I actually managed to remain a virgin until I married – a minor achievement in my life that I’m still surprised by. Thinking back, it was more due to lack of opportunity than serious self-control on my part. Today I’m not at all sure I would have made it because society has changed so much. It has become a little like it was in Paul’s day, though not nearly so bad.

Sex outside of marriage wasn’t just available to Roman males – it was expected. When a Roman father decided his son was old enough to take on some adult duties (at about age 14) the family celebrated, and his parents gave him a ring to demonstrate his status to others. Large numbers of these diminutive rings have survived, and a common symbol on them is an erect phallus. They wanted to remind their son that sexual activity was part of being a man.

Of course, the opposite was true for girls, but this wasn’t a hindrance for boys – there were more brothels in Roman streets than pubs in English ones. Earlier this year, I spent a week in the ancient Testaccio district of Rome. In Paul’s day there were dozens of brothels in those streets


Jews rightly looked down on promiscuous pagan lifestyles, and we can imagine the horror on the faces of the Church elders when Paul started letting such people join the young Church. They’d be worried about their daughters and the corrupting influence on their sons. And then, to make matters worse, Paul made some of these gentile converts into Church leaders! Did he have no standards? The same sort of consternation arises in many churches today.

Paul told Timothy of the minimum level of morality that he expected in a Church leader. He had to be ‘a man of one woman’ (usually translated ‘…of one wife’, 1 Timothy 3:2, 12), just as a widow who wanted church support had to have been ‘a woman of one man’ (5:9). The meaning of these phrases is puzzling because they don’t occur elsewhere in Greek literature. They can’t mean ‘monogamous’ because no one practised bigamy (it was against Roman law); and they can’t mean ‘married only once’ because Paul elsewhere advises young widows to remarry (1 Timothy 5:14).

The puzzle is partly solved when we translate the phrase ‘a woman of one man’ into Latin – ‘univera’ (‘one man’) – because this was used very commonly, mostly on the gravestones. It referred to women who remained faithful to their husband.

In contrast, the phrase ‘man of one woman’ doesn’t have a Latin equivalent. This is because it would be an absurd concept. Married men weren’t expected to be faithful, and no man would have this on his grave because it wouldn’t be regarded as a compliment even if anyone believed it. Men had mistresses if they were rich and used brothels if they were poor (or if they just wanted a change), and household slaves were always available. Understandably, divorces were very common as a result.


Christians had to make a stand, and Paul was realistic. He couldn’t bar everyone with a dodgy past from being a Church leader, because this ruled out all non-Jews. So he said that leaders had to change their lifestyles and live as ‘a man of one woman’ – in other words, be faithful to their wives.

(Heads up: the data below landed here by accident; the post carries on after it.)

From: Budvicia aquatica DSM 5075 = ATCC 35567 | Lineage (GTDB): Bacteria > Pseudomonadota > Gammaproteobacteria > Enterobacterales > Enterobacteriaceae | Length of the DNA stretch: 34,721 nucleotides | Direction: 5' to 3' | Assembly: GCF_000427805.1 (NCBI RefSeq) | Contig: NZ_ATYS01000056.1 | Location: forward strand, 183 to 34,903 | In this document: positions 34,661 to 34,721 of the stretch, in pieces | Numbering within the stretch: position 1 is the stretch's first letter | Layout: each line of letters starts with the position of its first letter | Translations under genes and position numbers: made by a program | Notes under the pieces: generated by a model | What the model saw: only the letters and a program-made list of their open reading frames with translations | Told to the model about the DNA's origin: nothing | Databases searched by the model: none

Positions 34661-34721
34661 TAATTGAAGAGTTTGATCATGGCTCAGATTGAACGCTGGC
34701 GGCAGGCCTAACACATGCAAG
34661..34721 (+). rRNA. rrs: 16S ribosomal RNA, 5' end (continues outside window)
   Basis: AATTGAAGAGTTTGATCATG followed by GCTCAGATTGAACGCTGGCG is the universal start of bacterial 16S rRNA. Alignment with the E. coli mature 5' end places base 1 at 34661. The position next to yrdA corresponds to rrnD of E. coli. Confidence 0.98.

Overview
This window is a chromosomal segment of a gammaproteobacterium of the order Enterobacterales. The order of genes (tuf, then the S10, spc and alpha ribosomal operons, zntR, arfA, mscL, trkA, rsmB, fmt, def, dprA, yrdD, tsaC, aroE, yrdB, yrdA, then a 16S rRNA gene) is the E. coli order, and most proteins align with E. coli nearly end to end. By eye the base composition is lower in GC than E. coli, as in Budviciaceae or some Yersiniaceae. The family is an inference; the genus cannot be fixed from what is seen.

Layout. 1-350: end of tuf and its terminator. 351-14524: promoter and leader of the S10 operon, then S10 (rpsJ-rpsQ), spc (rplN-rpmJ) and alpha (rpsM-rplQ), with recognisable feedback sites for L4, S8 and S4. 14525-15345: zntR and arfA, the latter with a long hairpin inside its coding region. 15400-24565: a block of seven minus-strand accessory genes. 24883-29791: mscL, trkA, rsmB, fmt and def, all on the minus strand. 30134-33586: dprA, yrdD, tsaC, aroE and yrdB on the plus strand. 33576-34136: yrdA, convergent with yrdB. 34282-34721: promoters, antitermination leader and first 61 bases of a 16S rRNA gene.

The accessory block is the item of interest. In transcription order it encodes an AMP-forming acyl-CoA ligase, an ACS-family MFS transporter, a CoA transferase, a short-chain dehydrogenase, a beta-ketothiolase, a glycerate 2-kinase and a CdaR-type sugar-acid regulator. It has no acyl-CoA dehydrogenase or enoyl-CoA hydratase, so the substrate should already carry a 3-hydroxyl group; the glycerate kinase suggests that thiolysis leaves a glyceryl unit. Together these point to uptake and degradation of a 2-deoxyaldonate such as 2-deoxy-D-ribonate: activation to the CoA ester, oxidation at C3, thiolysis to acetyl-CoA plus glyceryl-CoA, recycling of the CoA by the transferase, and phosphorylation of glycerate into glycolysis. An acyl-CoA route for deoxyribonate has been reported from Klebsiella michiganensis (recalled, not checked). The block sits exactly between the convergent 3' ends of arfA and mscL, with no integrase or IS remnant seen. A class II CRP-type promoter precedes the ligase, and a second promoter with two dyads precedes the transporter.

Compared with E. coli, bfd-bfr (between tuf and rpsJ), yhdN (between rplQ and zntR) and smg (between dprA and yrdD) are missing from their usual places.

The Church should model the creator designed lifestyle in its leaders

We could invent all kinds of meanings for these phrases, such as ‘only married once’, ‘only kissed by one person’, ‘only sleep with one person per night’ – the only limit is our imagination. But this isn’t how to discover what scripture means. We need to discover what the original readers would have understood by looking at the literature and language of the time. In doing so, we’ve found that one phrase referred to a wife who was faithful to her husband and didn’t flirt or wander like most wives, or divorce as often as others

And Paul now invented a new phrase, based on this, describing someone that the Romans never imagined would exist: a man of one woman.


Today, when sexual standards in society are much higher than in the first century (as difficult as that might be to believe), we might want to raise the bar for leadership. We might reasonably expect that a Church leader will never have committed any sexual offence, or we may demand that they have never divorced. But if we do have these policies we must not pretend that they are based on this verse – we cannot simply decide that the phrase ‘man of one woman’ meant something like ‘never divorced’.

I find it sobering to realise that Paul made this rule for Church leaders and for others getting financial support from the Church without applying the rule to ordinary Church members. Like today, his converts were in all kinds of irregular relationships when they became Christians, and this couldn’t change overnight. Missionaries historically caused social problems by demanding converts immediately divorce and discard multiple wives, which resulted in numerous destitute women. Following Paul’s example, they should have allowed those converts to join the Church, though barring them from leadership. Even today, some churches refuse membership to unmarried couples who become Christians. Paul would have welcomed them, and encouraged them to marry by making sure his leaders gave an impeccable example.

As a light in this dark world, the Church should model the creatordesigned lifestyle in its leaders, demanding the high standards that Paul required. But it should also highlight the creator’s love for those who fall short of God’s design for living. This doesn’t mean that we should go ‘soft’ on sin – as believers, all of us should strive to live righteous lives. But our doors and our membership should be open to the not-yet perfect. After all, Jesus spoke more kind words to prostitutes than he did to religious rulers.